After you’ve defined those four areas, if you’ve made good choices, then a certain apparent logic should just “fall out” of the combination that speaks to why your plan makes sense and will make money. If there is no economic logic behind your combination (“I’m going to compete in the heavy metal scene by hiring a mediocre Beatles cover band, and we’ll book a show just as soon as I can figure out where heavy metal bands play”) then it is a bad strategy. At least it’s a bad business strategy. It might be a good art or community strategy, depending, but it won’t make you money.
Tying it All Together
Earlier I mentioned the fact that strategy is all about putting together the different pieces you’ve learned, and I wanted to take a moment here at the end to explicitly do that, more so than the strategy diamond above.
All of These Things Fit Together
So, of the major topics we’ve covered (cash accounting, marketing and pricing, and negotiations) everything informs everything else. Strategy is the art of making sure those interdependencies reinforce and strengthen each other rather than undermine and weaken each other. Carefully tracking your sales information allows you to make better economic decisions about your pricing, your success at building a brand makes negotiations easier, and negotiating well can get you top talent that lets you charge higher prices, and so forth.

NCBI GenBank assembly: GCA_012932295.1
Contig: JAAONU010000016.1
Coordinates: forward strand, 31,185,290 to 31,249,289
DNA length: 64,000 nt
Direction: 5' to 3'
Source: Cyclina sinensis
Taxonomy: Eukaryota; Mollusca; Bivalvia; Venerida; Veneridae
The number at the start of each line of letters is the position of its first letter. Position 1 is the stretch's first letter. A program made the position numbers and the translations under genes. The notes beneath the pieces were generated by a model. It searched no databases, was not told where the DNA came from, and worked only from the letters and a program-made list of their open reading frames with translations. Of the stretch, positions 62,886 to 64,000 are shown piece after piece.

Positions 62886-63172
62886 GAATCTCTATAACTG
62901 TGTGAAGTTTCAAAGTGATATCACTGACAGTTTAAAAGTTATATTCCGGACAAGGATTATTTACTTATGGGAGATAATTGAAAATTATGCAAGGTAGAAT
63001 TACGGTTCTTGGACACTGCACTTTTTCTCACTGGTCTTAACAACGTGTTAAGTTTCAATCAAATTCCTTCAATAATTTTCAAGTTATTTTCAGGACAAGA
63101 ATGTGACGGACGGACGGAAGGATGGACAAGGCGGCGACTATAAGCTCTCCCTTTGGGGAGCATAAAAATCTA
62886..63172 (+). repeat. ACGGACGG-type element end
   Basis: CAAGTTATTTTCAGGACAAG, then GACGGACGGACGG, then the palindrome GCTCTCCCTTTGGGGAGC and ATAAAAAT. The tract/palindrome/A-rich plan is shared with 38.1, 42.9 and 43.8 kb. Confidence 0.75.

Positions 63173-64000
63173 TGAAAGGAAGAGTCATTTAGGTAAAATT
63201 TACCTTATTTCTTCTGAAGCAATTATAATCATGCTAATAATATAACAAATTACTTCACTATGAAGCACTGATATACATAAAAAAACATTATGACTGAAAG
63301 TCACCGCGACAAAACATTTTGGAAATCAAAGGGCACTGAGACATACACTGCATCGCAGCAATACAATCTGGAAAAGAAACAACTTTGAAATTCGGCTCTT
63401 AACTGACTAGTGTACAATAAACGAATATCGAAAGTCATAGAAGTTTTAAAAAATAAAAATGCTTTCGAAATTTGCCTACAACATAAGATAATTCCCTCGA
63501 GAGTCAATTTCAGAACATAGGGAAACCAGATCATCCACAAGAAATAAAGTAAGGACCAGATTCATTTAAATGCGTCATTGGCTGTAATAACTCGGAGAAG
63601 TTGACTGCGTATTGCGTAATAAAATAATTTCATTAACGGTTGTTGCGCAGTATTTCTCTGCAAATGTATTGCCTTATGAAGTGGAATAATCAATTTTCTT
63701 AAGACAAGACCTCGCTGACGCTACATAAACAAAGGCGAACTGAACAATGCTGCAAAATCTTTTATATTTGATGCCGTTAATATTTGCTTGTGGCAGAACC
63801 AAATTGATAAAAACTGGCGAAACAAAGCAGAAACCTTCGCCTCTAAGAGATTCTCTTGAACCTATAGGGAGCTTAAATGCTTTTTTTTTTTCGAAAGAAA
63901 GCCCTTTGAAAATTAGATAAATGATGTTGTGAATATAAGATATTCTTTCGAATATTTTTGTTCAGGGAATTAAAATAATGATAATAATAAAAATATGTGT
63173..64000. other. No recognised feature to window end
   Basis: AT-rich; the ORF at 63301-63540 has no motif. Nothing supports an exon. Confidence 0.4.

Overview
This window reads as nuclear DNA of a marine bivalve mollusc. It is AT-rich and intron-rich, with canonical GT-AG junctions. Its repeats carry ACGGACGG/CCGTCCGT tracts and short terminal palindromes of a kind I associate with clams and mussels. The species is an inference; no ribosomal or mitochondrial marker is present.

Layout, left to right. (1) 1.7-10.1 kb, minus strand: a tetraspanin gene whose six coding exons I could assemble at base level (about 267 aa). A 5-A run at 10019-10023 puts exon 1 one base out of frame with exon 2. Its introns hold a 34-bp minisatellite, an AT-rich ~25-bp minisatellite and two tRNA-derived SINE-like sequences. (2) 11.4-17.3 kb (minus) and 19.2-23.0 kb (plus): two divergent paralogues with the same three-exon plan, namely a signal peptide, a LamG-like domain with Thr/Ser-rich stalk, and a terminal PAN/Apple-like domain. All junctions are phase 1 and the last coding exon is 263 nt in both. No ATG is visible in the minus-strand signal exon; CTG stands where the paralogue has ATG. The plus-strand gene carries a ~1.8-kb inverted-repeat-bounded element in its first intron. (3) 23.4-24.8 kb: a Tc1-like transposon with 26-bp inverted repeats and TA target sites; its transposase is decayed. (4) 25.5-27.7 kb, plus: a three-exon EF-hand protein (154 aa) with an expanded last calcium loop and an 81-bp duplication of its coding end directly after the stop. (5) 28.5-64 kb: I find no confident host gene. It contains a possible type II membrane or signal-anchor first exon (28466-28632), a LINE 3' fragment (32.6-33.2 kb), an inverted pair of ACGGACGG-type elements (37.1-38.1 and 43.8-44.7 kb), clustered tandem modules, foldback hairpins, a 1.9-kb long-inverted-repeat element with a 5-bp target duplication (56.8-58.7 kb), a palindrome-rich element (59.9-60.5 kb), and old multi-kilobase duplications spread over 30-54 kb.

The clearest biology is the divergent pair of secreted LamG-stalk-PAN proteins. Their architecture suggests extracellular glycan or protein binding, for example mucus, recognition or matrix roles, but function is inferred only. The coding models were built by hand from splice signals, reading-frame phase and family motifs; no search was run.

An Extended Example of Interdependence
So, you’ve decided that you’re going to publish a campaign setting compatible with any OSR rules set. That’s your arena.
You’re going to do the writing on your own, hire a friend at a discount to do layout, and hire one freelance artist to give the whole thing a unified look. That’s your vehicle.
With professional layout and art, and the fact that you’re familiar with a cultural tradition rarely seen in gaming materials, or at least not done justice, you’re confident you’ll have a stand-out product with really high production values. There’s your differentiation.
As for staging, you’re going to develop the setting piece by piece on your blog over the course of a year. Since you’ve already got an outline, you’re commissioning the art now to make sure there are no delays there. Over the year you’ll be engaging in Google+ conversations and making connections in the community. Once the year is up and the material is written and art is in, you’ll do a kickstarter with only layout left to do, so you can have the money to professionally publish. There’s your staging.